Patrick Vance has entered the race for Vernon city council, and he’s running on a wish to see more people engage with politics at the local level.
The local resident and father of two does not consider himself to be campaigning for the position. Rather, he is simply giving voters the option to elect him while using the platform to engage with and educate the public about the value of meaningful connection in the city and its government.
Vance hopes to see a bigger voter turnout in the upcoming Oct. 15 election.
“When only 30 per cent of people make it to the polls, that tells me that only 30 per cent of our population believe they are a part of something bigger than themselves,” Vance said.
“We often point to voter apathy as the behaviour where people do not vote, but that language is imprecise. The real voter apathy is by voters who see no hope in engaging their friends, neighbours, and fellow citizens in the democratic process,” Vance added. “I want us to go from 30 per cent to 60 per cent or even 90 per cent participation, whatever it takes.”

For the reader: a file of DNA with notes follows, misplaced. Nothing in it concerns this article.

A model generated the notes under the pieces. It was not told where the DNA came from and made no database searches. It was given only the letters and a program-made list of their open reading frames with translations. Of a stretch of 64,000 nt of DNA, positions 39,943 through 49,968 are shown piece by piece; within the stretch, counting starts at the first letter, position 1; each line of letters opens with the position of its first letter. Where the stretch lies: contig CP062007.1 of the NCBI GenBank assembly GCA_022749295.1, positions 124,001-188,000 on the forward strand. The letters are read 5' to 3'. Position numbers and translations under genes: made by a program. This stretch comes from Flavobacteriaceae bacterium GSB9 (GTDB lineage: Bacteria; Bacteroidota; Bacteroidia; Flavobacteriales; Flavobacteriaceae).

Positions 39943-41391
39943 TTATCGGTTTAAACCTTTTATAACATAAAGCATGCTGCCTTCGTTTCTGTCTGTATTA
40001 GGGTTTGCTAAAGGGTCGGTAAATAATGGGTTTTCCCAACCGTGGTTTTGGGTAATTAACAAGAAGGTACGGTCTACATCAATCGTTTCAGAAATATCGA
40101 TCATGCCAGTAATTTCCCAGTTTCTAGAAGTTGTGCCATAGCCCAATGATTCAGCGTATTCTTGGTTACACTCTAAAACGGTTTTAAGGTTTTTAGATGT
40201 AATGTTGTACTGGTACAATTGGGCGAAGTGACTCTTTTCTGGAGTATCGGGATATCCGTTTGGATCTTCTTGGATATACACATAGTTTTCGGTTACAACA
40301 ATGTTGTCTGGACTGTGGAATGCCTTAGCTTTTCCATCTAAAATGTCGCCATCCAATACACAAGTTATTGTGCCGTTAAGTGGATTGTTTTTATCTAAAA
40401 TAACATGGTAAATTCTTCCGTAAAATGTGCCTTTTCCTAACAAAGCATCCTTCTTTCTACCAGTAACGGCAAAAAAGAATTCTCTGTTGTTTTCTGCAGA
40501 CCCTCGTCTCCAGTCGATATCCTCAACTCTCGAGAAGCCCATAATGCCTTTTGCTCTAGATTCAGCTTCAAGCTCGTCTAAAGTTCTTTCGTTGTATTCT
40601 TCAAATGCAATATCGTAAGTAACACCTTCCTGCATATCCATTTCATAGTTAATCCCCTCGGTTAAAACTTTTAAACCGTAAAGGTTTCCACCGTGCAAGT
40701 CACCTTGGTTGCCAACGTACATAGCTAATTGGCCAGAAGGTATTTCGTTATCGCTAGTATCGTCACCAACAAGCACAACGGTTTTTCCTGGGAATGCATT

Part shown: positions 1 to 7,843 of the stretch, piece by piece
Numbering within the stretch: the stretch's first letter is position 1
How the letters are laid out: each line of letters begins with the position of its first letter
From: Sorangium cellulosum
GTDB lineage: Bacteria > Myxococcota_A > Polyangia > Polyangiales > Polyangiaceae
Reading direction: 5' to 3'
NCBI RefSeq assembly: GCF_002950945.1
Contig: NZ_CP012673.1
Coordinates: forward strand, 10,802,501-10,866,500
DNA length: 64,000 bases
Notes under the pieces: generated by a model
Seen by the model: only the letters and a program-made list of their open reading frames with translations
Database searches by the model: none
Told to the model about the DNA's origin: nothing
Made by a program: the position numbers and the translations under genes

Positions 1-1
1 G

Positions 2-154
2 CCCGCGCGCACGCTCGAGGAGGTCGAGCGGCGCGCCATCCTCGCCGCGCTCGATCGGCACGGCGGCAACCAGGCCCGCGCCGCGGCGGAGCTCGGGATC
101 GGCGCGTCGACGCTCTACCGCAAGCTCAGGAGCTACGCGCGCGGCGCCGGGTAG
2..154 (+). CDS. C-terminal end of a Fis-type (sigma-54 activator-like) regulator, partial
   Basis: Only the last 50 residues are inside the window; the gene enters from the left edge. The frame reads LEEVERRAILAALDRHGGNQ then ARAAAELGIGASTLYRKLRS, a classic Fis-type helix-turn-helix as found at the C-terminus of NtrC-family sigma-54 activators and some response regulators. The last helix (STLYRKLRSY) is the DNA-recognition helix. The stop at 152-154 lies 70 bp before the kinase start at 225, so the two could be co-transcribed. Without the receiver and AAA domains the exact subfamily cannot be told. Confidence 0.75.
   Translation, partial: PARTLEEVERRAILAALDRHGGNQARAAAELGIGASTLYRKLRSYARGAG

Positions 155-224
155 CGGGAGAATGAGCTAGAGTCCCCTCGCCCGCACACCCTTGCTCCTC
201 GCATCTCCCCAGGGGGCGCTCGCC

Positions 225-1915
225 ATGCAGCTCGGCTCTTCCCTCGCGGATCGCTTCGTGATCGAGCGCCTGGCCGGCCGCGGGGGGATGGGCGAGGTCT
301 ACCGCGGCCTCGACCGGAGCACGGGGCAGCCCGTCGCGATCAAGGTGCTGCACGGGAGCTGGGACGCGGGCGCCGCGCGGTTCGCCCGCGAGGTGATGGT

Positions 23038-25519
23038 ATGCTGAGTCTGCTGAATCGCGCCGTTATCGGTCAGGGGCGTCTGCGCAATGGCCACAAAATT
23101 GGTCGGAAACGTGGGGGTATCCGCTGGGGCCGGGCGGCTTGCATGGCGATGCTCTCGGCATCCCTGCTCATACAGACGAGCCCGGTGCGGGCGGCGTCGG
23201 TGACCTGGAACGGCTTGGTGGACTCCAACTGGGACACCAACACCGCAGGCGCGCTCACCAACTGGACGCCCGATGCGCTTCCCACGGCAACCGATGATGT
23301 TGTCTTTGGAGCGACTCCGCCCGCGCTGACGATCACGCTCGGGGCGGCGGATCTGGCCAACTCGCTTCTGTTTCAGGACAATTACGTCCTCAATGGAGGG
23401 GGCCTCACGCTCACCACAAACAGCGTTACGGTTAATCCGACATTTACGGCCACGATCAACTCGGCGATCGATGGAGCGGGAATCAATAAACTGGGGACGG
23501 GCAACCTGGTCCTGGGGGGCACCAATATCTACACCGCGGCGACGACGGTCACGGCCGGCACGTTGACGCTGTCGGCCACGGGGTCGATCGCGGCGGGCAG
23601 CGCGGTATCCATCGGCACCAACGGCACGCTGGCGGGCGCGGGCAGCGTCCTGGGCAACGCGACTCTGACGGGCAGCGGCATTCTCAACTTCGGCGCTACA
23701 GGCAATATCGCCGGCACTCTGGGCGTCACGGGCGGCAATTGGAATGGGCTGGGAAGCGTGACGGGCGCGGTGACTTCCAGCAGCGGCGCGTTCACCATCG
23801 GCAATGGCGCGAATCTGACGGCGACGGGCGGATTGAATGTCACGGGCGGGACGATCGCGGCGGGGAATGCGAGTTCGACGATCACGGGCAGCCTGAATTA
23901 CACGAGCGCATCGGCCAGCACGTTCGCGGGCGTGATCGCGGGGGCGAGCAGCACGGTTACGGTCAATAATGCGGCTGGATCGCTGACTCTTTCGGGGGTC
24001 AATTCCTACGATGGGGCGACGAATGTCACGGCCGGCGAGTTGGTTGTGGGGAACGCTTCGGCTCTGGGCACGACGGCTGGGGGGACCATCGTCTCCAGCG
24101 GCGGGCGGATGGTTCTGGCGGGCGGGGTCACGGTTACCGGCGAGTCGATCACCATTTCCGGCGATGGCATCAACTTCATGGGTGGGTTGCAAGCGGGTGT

Vance says if that happens, it will act as a draw for more great people who value community, and “perform CPR on our collective community spirit.”
Vance aspires to something different from typical politicians. He says politicians display polished personas that most people find alienating.
“Look at their campaign photos and professional signs,” he says derisively, adding he refuses to “waste money” on campaign expenses.
He anticipates that people will be surprised by his campaign strategy, but says the people need someone “real, authentic, and maybe a little bit dirty like all of us are when the cameras are off.”
“The most important thing is that I know how to wear many different hats, and I fully apprehend the responsibility of representing interests beyond my own in my role as a city councillor,” he said.
Vance invites people to email him at email@example.com or follow his Facebook page, @Vance22, or his Twitter at @Vanceconnect, where he will be posting videos and schedules for upcoming meet-and-greets once the campaign period begins.